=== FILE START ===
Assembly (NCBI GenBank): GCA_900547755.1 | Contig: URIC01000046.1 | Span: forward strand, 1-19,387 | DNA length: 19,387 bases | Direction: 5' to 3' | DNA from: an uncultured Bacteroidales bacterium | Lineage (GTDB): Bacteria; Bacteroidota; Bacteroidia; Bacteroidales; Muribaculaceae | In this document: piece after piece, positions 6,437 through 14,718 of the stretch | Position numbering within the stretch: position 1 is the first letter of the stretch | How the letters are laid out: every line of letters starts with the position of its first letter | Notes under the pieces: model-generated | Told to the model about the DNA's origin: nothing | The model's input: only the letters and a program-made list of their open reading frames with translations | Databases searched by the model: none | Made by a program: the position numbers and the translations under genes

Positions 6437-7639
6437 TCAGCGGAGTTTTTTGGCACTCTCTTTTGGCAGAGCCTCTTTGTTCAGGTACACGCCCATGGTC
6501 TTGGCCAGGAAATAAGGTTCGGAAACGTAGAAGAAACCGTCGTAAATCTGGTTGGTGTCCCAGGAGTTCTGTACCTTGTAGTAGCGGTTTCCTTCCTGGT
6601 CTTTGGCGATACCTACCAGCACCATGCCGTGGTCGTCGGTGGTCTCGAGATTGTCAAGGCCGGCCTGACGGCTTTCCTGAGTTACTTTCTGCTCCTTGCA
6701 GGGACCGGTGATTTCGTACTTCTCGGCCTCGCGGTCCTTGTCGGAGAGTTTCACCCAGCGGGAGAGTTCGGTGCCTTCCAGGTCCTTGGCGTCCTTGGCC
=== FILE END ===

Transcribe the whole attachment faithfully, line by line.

Assembly (NCBI GenBank): GCA_900547755.1 | Contig: URIC01000046.1 | Span: forward strand, 1-19,387 | DNA length: 19,387 bases | Direction: 5' to 3' | DNA from: an uncultured Bacteroidales bacterium | Lineage (GTDB): Bacteria; Bacteroidota; Bacteroidia; Bacteroidales; Muribaculaceae | In this document: piece after piece, positions 6,437 through 14,718 of the stretch | Position numbering within the stretch: position 1 is the first letter of the stretch | How the letters are laid out: every line of letters starts with the position of its first letter | Notes under the pieces: model-generated | Told to the model about the DNA's origin: nothing | The model's input: only the letters and a program-made list of their open reading frames with translations | Databases searched by the model: none | Made by a program: the position numbers and the translations under genes

Positions 6437-7639
6437 TCAGCGGAGTTTTTTGGCACTCTCTTTTGGCAGAGCCTCTTTGTTCAGGTACACGCCCATGGTC
6501 TTGGCCAGGAAATAAGGTTCGGAAACGTAGAAGAAACCGTCGTAAATCTGGTTGGTGTCCCAGGAGTTCTGTACCTTGTAGTAGCGGTTTCCTTCCTGGT
6601 CTTTGGCGATACCTACCAGCACCATGCCGTGGTCGTCGGTGGTCTCGAGATTGTCAAGGCCGGCCTGACGGCTTTCCTGAGTTACTTTCTGCTCCTTGCA
6701 GGGACCGGTGATTTCGTACTTCTCGGCCTCGCGGTCCTTGTCGGAGAGTTTCACCCAGCGGGAGAGTTCGGTGCCTTCCAGGTCCTTGGCGTCCTTGGCC